Get the Most Out of Your Bird Dog

By Molly Galbraith

Do you know the bird dog? While, at first glance, this bodyweight exercise may not seem very challenging, its magic is definitely in the quality of the execution!

Want to know why and how you should add this exercise to your own repertoire? Read on!

What Are the Benefits of the Bird Dog?

The bird dog’s benefits are numerous, and the exercise can be used to do any or all of the following, depending how it’s used in the workout (more on that later):

  • Warm up the body before performing more advanced exercise variations, or as part of a general warm-up.
  • Increase core strength and control, including the anterior core, the posterior core and the glutes.
  • Even out asymmetries and imbalances between the left and right sides (which are normal, but can still be improved).

One of the best things about the bird dog is that it can essentially be performed anywhere, as it requires no equipment, and minimal space.

Who Can Perform Bird Dogs?

The bird dog is accessible to all, from absolute beginners to advanced exercisers. Beginners who struggle with balance and core stability can begin by performing only the arms or the legs component of the exercise, or by keeping their arms and legs lower to the ground to start. Once you can perform 10 reps of the exercise with good form, you can move on to more challenging versions of the exercise.

Intermediate and advanced exercisers can challenge themselves by holding the position longer and integrating dynamic breathing, or adding resistance to the exercise with bands. See the video below for a description of the dynamic bird dog, which is another more challenging variation.

Where Should You Use the Bird Dog in Your Workout?

Bird dogs can be used several ways in a workout, including:

  • During the warm-up, to prepare the body for your training session.
  • In between more challenging resistance training exercises, as a form of active rest.
  • As part of a conditioning circuit.

No matter where and how you choose to use the bird dog, remember that proper technique is paramount to get all the benefits of this exercise.

What’s the Proper Technique?

As mentioned above, to get the most out of the bird dog, strengthen your core and challenge your stability, you want to pay close attention to how you execute the exercise.

When you are performing this exercise, you want to aim for a more neutral spinal alignment, and resist rotation in the spine and hips. The main purpose of this exercise is to train your body to resist extension and rotation.

A cue I love to use with clients is to picture a cup of their favorite beverage balance on their lower back and to prevent it from falling off. While I don't recommend putting a cup of hot coffee on your client's back, you can place a dowel on your (or your client's) back and practice keeping it steady.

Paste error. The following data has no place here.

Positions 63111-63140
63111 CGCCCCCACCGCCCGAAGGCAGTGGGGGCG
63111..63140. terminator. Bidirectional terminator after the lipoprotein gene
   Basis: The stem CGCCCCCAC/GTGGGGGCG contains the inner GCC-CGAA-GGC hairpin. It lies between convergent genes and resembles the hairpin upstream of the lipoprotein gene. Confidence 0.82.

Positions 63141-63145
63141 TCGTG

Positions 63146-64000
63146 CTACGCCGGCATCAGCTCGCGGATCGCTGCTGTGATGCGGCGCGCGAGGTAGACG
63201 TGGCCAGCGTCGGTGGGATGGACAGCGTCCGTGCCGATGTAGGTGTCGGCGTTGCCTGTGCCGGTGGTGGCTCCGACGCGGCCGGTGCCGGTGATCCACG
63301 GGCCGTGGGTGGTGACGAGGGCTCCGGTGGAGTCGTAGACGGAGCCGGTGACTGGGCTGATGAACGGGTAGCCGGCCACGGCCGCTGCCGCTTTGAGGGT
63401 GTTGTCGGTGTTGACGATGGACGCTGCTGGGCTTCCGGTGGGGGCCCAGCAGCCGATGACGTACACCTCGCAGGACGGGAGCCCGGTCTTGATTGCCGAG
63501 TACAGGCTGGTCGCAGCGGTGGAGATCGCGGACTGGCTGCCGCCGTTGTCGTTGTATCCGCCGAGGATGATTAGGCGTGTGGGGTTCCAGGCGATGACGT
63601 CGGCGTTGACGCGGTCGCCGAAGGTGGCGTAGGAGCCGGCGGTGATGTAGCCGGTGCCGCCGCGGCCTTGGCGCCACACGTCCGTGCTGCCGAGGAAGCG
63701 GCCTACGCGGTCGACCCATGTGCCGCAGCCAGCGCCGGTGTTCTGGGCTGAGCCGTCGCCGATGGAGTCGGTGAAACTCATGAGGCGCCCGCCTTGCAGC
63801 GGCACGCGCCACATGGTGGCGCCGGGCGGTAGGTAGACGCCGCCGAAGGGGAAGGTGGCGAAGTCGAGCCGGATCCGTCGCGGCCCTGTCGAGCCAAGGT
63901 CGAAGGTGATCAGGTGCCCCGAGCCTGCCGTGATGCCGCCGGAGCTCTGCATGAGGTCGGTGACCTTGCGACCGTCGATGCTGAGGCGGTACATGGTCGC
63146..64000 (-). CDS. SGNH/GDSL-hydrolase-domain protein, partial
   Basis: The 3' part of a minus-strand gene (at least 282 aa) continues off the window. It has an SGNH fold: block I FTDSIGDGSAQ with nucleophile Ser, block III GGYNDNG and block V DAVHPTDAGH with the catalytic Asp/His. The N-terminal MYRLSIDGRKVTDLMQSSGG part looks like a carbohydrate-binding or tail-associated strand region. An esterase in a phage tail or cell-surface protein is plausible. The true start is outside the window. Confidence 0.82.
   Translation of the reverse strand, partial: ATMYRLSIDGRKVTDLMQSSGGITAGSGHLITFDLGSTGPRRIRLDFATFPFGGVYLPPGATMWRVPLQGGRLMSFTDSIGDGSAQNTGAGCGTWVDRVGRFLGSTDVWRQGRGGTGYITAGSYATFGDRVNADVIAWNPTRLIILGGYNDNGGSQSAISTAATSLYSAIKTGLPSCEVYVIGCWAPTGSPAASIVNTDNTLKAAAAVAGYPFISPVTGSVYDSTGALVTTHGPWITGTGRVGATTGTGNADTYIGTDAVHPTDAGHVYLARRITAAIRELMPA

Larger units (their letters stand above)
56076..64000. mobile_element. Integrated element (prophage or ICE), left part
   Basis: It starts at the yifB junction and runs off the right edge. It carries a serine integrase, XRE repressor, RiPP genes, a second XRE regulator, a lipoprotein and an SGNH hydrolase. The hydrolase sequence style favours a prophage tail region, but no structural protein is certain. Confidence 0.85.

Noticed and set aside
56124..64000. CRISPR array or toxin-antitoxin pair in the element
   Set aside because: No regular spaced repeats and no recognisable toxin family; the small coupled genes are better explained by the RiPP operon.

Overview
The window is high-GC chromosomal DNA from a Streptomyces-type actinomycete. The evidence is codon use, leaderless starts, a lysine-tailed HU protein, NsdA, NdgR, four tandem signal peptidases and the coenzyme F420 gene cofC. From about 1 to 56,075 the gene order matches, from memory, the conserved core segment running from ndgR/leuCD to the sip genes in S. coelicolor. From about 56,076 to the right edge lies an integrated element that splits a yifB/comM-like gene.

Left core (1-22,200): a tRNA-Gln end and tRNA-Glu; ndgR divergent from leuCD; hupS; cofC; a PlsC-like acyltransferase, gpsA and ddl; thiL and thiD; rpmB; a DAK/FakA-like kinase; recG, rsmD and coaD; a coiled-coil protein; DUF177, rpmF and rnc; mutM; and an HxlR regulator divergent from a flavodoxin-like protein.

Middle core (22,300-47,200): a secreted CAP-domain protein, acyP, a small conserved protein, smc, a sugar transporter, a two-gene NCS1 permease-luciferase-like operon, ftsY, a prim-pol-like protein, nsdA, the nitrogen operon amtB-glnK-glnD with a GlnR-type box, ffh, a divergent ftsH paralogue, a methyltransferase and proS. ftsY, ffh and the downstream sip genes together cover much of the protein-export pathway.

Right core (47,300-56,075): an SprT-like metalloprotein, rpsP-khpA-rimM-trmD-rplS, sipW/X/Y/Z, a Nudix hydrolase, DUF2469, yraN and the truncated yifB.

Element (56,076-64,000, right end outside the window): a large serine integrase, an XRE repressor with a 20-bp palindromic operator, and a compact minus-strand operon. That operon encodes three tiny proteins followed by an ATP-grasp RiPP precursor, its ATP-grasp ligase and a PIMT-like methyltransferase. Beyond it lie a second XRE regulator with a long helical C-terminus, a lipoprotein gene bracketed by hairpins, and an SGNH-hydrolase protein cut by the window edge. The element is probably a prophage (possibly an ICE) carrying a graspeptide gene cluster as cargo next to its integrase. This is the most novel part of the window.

Set Yourself Up

  • Get into a quadruped position (i.e., on your hands and knees).
  • Set yourself up so your hands are directly under your shoulders (you may want to look at yourself in a mirror to double-check your form, as many people tend to automatically place their hands higher, below their face instead of their shoulders).
  • Make sure that your knees are directly under your hips, and that your spine is in a neutral position.
  • Before you go, forcefully exhale, actively tuck your rib cage towards your hips (you can pretend that you are doing a crunch).

The Movement

  • Slowly, simultaneously extend your arm and opposite leg until they are straight and off the floor.
  • Make sure that you lead with your heel, and don't lift your arm or leg past parallel to the floor as this will cause your lower back to arch.
  • Make sure that you don't shrug your shoulder, and that you keep your neck neutral throughout the exercise.
  • Slowly return to the starting position.
  • Reset and repeat with the opposite arm and opposite leg.
  • Remember that the goal of the exercise isn’t speed, but control!

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About the author:  Molly Galbraith

Molly Galbraith, CSCS is co-founder and woman-in-charge at Girls Gone Strong, a global movement of 800,000+ folks passionate about women’s health, fitness, and empowerment. She’s also the creator of the The Girls Gone Strong Academy, home of the world’s top certifications for health and fitness pros who want to become a Certified Pre-& Postnatal Coach or a Certified Women’s Coaching Specialist.   The GGS Academy is revolutionizing women’s health and fitness by tackling critical (and often overlooked) topics like body image struggles, disordered eating, menopause, amenorrhea and menstrual cycle struggles, PCOS, endometriosis, osteoporosis, pre- and postnatal exercise, incontinence, diastasis recti, pelvic organ prolapse, postpartum recovery, and much more.   Learn more about Molly on her website and connect with her on Facebook, Instagram, and Twitter.

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